Foreclosure in Boston>Question Details

Lisa, Home Buyer in New York

my name is on the deed but not the mortgage. What is my responsibility as far as the note and what effect would it have on me if the house forclosed?

Asked by Lisa, New York Sat Aug 21, 2010

My parner of 6 years and i bought a house. I put 20K down and she got the note. She wants out. Am I responsible for note and if house sells will I owe what i didnt pay in the end. We put about 60K into the house but with the market the way it is now we wouldnt make up for that.

Help the community by answering this question:


Louis Wolfson’s answer
YOu are not responsible for the note. Foreclosure wont effect you other than If you don't want to loose your equity than you should continue to pay on it, till you sell the home. You will need your partners signitures to sell the home.
0 votes Thank Flag Link Sat Oct 9, 2010
call Carolyn Atinizian. she is great

(P.S: I do not get paid for this just a friendly referal)
0 votes Thank Flag Link Mon Aug 23, 2010
Massachusetts law is what you need to be concerned with. Hire an attorney and get your house on the market as soon as possible to stop any further loss. You may have to buy it off of the other person and rent it, whatever. Your name is on the deed so yes, there is an effect. I'm sorry to hear that your relationship has come to an end, but you need to put aside your feelings when it comes to fixing the financial situation and sit down and plan out what can and needs to be done.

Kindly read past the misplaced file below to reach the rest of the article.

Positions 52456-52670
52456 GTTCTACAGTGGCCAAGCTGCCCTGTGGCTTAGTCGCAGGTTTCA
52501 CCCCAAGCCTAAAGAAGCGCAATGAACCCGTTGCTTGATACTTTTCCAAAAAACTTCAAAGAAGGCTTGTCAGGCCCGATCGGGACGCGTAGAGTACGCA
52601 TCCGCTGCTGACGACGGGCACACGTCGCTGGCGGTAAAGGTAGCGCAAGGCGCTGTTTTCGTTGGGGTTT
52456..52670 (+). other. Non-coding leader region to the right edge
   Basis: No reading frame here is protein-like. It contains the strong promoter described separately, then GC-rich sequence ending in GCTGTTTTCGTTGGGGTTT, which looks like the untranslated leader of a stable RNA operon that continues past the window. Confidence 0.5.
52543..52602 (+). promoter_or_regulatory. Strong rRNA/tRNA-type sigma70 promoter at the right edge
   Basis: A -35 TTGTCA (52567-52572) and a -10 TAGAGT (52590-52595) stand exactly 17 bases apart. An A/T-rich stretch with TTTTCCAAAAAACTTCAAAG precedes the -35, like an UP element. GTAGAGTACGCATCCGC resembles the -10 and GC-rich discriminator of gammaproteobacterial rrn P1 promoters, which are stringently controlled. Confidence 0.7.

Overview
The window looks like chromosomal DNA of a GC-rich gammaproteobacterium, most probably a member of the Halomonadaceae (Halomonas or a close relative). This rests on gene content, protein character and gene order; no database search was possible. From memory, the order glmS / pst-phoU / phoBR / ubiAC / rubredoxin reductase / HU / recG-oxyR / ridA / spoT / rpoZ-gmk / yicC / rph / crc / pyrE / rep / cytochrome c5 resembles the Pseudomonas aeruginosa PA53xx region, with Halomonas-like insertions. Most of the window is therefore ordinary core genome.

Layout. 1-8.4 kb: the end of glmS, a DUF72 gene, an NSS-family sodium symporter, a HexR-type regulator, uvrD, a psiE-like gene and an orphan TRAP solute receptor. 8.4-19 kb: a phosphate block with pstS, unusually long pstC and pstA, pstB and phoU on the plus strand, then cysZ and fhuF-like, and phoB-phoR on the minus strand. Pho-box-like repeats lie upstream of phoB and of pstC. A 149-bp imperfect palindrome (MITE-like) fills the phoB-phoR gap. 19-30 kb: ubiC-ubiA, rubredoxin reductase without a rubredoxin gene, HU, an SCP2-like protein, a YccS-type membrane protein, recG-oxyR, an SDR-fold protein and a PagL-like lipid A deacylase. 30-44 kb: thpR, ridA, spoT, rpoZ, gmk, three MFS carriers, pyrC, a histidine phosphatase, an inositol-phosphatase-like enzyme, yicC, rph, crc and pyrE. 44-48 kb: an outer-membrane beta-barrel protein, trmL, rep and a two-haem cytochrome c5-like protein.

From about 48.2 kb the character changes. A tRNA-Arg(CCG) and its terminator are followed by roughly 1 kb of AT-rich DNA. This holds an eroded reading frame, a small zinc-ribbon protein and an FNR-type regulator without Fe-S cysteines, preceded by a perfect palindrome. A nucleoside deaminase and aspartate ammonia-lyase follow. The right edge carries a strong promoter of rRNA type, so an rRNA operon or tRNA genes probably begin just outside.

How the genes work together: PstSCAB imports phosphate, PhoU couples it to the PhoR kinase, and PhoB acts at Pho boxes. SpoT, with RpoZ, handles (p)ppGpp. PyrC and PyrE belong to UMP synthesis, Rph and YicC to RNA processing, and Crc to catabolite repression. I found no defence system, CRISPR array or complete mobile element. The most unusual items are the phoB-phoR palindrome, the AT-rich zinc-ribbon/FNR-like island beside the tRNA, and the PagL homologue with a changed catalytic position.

Warm regards,
0 votes Thank Flag Link Sun Aug 22, 2010
Hi Lisa,

Sorry to hear you find yourself in this situation. It goes beyond real estate--you need someone to advise you on the relationship status--most likely an attorney. I currently have a client in the same situation--she is the one on the mortgage and as a result he walks away with his credit intact when the property is foreclosed on--even though he is on the deed. In this case the relationship had no baring (they are not married) on the situation.

You may want to start working on a short sale-see the link below.

Best Of Luck,
0 votes Thank Flag Link Sat Aug 21, 2010
Agree with Scott. Get a real estate attorney in the area where you own the home. It will be worth the expense.
0 votes Thank Flag Link Sat Aug 21, 2010

This is a good one. I'm with Scott. You do need to speak with an attorney. But a good educated guess is that you didn't guarantee the note; your partner did.

At any rate, you guys may want to consider a short sale. They are getting easier these day.

Good luck,

Jessie Cuddy, Realtor
Boston Bayside Properties
2253a Dorchester Avenue
Dorchester, MA 02124
0 votes Thank Flag Link Sat Aug 21, 2010
You really need to speak with a qualified attorney to review your deed, mortgage and relationship status to properly advise you as to your risks & responsibilities for the property. Making the wrong choices can have severe consequences.

Hope that helps,
Web Reference:
0 votes Thank Flag Link Sat Aug 21, 2010
Search Advice
Ask our community a question
Email me when…

Learn more

Copyright © 2014 Trulia, Inc. All rights reserved.   |  
Have a question? Visit our Help Center to find the answer